Alaska's King

This site is for the exploration and discussion of a Constitutional Monarchy, as well as important Alaska news and information. Feel free to post your comments.

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Location: Alaska, United States

Welcome from the King of Alaska.

Thursday, October 06, 2005

Discussion Topic: An Independent Alaska

From time to time, we will be discussing the pros, cons, and whatever else of an Independent Alaska. Please post your comments, and you will note you can post anon. Spam will be deleted, so don't bother.


Blogger The King of Alaska said...

Here are a few points to get us started:

1. Federal Income Taxes will be abolished
2. No State Income taxes for individuals-reduced taxes for businesses
3. Bigger Permanent Fund Dividend
4. Reduction in Federal-Owned Lands. They will keep the bases. This will free up areas for other uses.
5. The Federal government will still provide for our defense, just as it does for other countries. Alaska will remain a strategic location for the defense of the U.S., and so a deal will be struck.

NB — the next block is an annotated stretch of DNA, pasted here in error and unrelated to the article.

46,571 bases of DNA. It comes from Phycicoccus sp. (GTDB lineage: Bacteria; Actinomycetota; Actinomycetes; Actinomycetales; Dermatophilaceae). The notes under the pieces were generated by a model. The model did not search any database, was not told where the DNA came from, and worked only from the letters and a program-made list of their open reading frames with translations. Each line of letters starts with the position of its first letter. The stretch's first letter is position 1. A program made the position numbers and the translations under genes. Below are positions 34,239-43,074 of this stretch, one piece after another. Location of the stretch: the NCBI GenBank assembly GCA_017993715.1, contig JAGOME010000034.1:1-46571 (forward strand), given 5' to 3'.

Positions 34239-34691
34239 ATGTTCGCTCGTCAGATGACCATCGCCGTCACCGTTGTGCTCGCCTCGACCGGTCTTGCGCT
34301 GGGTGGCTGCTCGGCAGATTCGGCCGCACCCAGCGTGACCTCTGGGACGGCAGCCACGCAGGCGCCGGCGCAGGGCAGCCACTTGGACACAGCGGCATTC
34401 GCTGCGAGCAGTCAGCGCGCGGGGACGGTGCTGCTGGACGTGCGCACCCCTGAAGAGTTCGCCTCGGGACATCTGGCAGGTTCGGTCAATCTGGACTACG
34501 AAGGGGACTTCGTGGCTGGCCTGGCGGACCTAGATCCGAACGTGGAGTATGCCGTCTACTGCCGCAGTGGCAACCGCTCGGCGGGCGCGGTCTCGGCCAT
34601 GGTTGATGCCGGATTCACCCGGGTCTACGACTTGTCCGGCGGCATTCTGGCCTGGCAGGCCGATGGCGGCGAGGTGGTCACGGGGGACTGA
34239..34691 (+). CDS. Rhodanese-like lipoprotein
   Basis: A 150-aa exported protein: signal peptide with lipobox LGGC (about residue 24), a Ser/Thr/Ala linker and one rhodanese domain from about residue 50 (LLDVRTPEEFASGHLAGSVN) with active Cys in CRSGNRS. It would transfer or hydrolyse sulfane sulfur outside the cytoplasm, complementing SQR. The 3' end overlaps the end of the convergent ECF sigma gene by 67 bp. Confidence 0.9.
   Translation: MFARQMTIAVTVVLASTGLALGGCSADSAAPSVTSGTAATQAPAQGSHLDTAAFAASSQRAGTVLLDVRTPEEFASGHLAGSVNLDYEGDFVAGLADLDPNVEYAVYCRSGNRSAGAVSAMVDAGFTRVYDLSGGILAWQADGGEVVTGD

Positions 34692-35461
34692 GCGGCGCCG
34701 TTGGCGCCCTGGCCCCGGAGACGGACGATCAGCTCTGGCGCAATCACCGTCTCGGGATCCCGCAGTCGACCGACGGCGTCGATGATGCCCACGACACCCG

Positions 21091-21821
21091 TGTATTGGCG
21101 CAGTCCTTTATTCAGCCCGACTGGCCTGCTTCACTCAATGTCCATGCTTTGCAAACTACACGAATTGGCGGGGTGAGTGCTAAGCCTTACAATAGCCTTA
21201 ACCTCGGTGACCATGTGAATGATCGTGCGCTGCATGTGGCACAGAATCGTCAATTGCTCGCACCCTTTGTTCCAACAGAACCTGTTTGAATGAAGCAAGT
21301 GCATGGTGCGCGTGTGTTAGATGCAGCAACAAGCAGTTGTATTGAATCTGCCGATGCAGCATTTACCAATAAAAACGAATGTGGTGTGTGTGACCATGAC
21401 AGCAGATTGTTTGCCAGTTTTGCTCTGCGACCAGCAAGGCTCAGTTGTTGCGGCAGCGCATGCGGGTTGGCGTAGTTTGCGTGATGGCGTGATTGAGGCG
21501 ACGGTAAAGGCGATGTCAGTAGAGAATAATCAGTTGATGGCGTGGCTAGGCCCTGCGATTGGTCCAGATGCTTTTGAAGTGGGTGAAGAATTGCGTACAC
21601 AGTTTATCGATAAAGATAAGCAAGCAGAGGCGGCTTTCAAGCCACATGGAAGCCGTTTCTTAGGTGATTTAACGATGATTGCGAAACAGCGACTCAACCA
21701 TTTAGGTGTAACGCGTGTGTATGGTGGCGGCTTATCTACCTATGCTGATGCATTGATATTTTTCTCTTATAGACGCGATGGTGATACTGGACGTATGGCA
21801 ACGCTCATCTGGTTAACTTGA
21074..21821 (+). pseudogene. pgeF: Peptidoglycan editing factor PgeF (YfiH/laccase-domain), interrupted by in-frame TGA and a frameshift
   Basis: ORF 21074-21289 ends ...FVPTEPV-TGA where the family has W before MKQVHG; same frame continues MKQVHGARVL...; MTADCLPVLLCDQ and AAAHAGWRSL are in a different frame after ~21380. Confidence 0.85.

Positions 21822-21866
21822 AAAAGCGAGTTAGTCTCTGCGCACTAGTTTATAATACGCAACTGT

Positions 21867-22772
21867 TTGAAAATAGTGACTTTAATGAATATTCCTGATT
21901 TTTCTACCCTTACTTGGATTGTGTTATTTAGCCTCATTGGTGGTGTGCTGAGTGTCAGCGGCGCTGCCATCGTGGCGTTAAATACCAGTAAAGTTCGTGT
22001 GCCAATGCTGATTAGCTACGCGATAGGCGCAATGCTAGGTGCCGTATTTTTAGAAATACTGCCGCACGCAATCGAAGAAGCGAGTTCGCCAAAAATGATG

6. We will keep the big slice of the natural resource pie, instead of shipping it off to a far away government.
7. No Alaskan will fight and die in another nation, for a war they may not agree with, unless they want to.
8. Native-Aboriginal people will gain sovereignty
9. Improved quality of life, especially in the Villages: Sewer, water, power, health and dental; education, communication, and access.
10. Reinstate the Homestead/Agricultural Programs.

11:57 PM  
Anonymous Kodiak Clan said...

"8. Native-Aboriginal people will gain sovereignty"

How do you propose to do this?

1:03 AM  
Anonymous Anonymous said...

If Alaska were a free Nation, gasoline would be, what, $1.00/gallon, or less?

We have the oil, the pipelines, the infrastructure.

1:20 AM  
Anonymous Anonymous said...

They're not going to let you do this. They would sooner kill you than lose billions of dollars in taxes and natural resources.

I support your initiative, but I fear for your life.

1:22 AM  
Anonymous Anonymous said...

How about this: Take some of the lands that are locked up, and sell them at fair market value?

That would bring billions to the new treasury, and make land available for people to homestead on.

5:07 PM  
Blogger Ken said...